• e.g. Hb S & D, Hb C with E.
      • Hb SC & Hb SO Arab: the clinical data may be the only clue.
      5- HPLC & PCR Amplication
    • Hemoglobin electrophoresis: Identification of abnormal hemoglobins
    • HPLC: Sickle cell anemia (Hgb SS)
    • 6- Prenatal diagnosis
      • When parents are both sickle trait to determine fetal homozygosity.
      • prenatal measuring of the B s / B a synthetic ratio in the fetal blood.
      • May be made from:
        • 1 st trimester chronic villus sampling (10 wk gestation).
        • 2 nd trimester fetal RBCs from umbilical cord or trophoblast.
        • 3 rd trimester DNA fetal fibroblast (amniotic fluid).
      • Restriction endonuclease:
      • To detect sickle mutation in the fetal B globin gene.
      • Olignucleotide probes specific for globin point mutation.
      • PCR amplification followed by restriction enzyme digestion of amplified DNA.
      • ARMS (Amplification Refractory Mutation System) PCR.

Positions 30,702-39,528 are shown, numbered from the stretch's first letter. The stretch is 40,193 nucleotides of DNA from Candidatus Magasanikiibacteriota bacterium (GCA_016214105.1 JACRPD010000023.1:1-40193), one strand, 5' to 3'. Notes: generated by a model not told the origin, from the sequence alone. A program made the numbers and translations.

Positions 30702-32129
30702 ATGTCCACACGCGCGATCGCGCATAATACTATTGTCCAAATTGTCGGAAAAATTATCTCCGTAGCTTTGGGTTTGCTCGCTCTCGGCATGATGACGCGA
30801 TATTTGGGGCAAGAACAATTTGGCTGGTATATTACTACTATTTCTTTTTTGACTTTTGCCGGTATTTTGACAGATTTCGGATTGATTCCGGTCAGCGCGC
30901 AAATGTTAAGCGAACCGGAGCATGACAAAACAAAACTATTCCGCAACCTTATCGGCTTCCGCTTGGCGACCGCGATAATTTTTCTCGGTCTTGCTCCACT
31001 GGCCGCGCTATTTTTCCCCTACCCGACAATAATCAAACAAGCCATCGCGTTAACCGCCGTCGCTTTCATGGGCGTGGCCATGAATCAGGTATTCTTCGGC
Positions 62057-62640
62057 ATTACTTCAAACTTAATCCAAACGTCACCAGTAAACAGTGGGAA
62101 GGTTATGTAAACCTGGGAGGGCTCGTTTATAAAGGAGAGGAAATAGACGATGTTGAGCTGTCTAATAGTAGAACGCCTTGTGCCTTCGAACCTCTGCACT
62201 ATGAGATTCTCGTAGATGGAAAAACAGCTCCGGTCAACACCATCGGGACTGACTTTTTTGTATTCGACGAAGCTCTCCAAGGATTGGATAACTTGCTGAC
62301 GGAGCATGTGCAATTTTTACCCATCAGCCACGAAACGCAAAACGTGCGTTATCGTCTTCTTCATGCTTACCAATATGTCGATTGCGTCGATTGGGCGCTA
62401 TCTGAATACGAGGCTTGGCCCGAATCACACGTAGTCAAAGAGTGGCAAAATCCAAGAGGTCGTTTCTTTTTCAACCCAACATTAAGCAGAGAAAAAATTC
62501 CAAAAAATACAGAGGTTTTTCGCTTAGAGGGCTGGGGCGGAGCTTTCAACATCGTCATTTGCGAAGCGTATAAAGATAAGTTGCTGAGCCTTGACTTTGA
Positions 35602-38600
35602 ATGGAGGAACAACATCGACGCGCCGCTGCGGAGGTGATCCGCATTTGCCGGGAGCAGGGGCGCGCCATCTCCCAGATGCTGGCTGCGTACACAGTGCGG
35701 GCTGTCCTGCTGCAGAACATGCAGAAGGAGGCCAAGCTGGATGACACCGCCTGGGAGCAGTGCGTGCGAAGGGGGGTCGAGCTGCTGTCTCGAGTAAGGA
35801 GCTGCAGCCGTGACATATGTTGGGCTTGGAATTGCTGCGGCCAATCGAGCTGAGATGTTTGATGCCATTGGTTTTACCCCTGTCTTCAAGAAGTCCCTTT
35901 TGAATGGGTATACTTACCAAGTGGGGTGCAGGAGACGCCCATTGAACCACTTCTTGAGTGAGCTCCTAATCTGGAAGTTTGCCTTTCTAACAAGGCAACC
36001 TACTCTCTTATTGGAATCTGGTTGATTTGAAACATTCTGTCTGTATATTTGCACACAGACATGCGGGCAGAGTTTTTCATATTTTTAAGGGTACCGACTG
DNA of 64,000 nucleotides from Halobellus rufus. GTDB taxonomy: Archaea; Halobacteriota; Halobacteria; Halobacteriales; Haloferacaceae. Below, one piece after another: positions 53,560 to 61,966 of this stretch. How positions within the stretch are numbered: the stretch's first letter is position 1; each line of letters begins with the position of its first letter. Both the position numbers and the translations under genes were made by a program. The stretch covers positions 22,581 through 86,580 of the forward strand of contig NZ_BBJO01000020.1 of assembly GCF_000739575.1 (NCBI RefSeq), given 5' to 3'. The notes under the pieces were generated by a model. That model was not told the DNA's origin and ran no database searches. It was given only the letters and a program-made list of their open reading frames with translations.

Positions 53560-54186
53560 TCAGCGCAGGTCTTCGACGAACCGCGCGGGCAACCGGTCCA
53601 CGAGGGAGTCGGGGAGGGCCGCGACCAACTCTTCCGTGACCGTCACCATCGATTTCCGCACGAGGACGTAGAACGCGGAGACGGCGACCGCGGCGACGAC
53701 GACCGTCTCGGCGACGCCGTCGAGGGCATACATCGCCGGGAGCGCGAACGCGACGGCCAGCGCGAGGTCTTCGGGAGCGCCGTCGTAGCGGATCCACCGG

• Sickle Cell Trait (Hb A – S)
      • The HETEROZYGOUS from Hb A – s.
      • Sickling does not occur under normal conditions.
      • CLINICAL FEATURES:
      • No clinical disability unless extreme anoxia.
      • May suffer vaso-occlusive crisis (hypoxia, anasthesia, pregnancy, or flying in unpressurized aricrafts).
      • Renal papillary necrosis cause haematuria, hypothenuria (dil urine).
      • Racial background.
      • Sickling test if +ve during anasthesia
      adequate O 2 Avoid postop. dehyd.
    • Management of Sickle Cell Disease
      • Maintenance Therapy
      • Prenatal diagnosis programs.
      • Avoid: Infection, Hypoxia, Dehyration, Exhaustion, Psychological stress.
      • Prophylactic:
        • Oral penicillin infection & crisis.
        • Vaccination: pneumococcal, meningococcal & H. influenza.
        • Malaria (if endomic).